Right behind your eyes, you are there. You can feel yourself there, looking. So intimate is your connection with your looking that when you say, “I’m looking,” you’re implying that how you look and what you see are a direct reflection of who you are in this moment. Your attitudes and beliefs reflect what you see, and the way you live in your body can color your perceptions as well.
This splitting in two of experience--an inside-the-body world and an outside-the-body world--creates in many of us a sense of isolation and loneliness, a feeling of disconnection from the larger world at which we look. But the visual field is equally capable of reflecting a sense of connection and inclusion, an invitation to merge with the larger universe rather than confirming how irrevocably separated we are.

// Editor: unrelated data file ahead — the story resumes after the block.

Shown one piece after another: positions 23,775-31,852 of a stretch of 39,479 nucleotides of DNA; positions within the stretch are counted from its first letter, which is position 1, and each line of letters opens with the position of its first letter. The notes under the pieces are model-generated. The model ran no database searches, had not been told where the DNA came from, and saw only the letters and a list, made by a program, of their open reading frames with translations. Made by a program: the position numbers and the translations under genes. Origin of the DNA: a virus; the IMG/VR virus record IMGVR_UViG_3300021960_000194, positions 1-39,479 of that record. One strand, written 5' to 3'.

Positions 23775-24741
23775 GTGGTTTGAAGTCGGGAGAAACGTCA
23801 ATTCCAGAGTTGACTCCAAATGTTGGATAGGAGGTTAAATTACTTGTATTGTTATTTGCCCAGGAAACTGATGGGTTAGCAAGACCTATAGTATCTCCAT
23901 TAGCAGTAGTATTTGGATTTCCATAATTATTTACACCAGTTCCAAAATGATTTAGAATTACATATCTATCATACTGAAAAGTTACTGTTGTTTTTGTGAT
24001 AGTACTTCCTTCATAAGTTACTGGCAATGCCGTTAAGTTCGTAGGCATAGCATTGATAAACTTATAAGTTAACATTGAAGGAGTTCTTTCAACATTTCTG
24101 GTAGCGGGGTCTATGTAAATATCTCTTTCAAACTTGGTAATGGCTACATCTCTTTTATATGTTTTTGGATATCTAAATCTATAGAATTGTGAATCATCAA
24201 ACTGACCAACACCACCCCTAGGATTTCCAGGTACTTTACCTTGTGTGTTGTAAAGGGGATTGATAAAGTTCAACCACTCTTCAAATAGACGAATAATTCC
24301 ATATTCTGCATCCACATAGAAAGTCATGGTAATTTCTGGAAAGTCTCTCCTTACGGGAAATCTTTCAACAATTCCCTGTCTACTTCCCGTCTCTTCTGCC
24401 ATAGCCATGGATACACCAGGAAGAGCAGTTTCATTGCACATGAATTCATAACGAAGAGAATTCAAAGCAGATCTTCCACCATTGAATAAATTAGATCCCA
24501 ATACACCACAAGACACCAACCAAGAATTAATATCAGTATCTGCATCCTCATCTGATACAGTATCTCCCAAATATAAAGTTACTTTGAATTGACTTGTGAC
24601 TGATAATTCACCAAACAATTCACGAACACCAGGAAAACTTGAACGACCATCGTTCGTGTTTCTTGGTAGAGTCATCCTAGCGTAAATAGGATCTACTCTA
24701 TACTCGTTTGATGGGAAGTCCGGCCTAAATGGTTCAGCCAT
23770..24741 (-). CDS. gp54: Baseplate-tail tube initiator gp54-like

Drawing on the story of the seventh-century Chinese monk Shenxiu, Will Johnson offers meditation exercises to create a mind like a mirror, cleansing it of obscuring layers of worry and emotion to literally see things as they are, not just how we perceive them to be. He explains how to awaken your body to the sensations we learn to ignore when we lose ourselves in thought and tense ourselves in ways that stifle the body’s vibrancy. He offers meditative techniques to silence the projections of the mind and enter into a condition of ecstatic mindfulness. He details gazing practices, such as sky gazing, eye gazing, and mirror gazing, to cleanse our vision and remove whatever is distorting our perceptions.